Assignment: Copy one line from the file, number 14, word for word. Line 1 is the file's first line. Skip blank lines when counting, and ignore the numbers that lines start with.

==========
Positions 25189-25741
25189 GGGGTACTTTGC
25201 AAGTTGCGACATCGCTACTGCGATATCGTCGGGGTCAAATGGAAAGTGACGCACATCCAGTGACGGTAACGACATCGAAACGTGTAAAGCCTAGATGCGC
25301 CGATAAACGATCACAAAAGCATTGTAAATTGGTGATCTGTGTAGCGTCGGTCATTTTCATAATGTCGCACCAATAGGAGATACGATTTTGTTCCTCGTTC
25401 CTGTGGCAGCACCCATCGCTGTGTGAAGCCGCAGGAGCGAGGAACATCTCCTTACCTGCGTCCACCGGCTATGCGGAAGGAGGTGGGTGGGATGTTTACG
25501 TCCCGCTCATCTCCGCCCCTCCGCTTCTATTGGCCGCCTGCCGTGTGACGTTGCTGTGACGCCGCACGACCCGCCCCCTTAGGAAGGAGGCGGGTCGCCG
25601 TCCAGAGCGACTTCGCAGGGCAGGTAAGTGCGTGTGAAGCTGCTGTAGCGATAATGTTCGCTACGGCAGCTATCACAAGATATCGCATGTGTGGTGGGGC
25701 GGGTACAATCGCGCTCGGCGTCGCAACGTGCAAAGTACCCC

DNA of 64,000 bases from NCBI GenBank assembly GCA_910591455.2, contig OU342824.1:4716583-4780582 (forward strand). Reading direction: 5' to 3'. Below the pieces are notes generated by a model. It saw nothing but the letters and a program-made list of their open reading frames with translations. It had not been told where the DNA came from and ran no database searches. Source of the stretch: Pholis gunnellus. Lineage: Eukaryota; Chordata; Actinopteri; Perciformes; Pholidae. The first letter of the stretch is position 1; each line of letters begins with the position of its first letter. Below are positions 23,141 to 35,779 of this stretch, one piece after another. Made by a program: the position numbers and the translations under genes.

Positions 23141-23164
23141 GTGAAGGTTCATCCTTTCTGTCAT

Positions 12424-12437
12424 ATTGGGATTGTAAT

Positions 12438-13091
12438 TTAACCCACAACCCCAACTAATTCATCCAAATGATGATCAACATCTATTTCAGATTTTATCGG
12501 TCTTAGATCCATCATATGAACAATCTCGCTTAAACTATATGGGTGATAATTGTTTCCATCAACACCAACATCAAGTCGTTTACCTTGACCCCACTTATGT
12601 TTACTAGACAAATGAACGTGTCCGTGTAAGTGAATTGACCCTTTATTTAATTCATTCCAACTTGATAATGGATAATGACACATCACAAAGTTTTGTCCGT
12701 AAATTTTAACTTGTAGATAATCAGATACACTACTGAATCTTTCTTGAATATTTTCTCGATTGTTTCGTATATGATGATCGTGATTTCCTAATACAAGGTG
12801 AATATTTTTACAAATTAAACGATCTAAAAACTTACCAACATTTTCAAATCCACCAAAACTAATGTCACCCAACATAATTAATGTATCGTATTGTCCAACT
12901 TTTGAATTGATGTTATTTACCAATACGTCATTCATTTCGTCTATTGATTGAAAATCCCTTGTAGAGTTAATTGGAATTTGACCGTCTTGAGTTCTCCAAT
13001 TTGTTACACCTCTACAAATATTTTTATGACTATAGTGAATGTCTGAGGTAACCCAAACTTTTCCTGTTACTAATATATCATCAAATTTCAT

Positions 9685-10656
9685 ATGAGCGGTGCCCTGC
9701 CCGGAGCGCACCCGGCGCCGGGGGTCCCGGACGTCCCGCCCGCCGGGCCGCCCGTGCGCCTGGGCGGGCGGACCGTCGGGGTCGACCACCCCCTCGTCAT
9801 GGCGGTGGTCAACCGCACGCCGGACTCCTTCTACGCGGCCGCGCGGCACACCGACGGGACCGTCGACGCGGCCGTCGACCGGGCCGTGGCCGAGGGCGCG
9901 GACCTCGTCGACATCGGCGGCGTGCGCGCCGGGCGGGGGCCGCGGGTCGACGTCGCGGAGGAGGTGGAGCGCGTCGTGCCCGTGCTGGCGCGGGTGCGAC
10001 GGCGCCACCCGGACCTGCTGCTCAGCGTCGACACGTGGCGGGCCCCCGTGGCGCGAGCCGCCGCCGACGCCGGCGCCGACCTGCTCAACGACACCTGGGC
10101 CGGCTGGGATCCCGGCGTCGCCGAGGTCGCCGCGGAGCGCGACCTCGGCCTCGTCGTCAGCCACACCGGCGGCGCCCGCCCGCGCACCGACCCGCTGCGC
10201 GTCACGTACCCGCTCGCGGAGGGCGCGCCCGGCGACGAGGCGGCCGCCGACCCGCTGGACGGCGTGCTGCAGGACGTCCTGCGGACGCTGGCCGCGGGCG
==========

Positions 12438-13091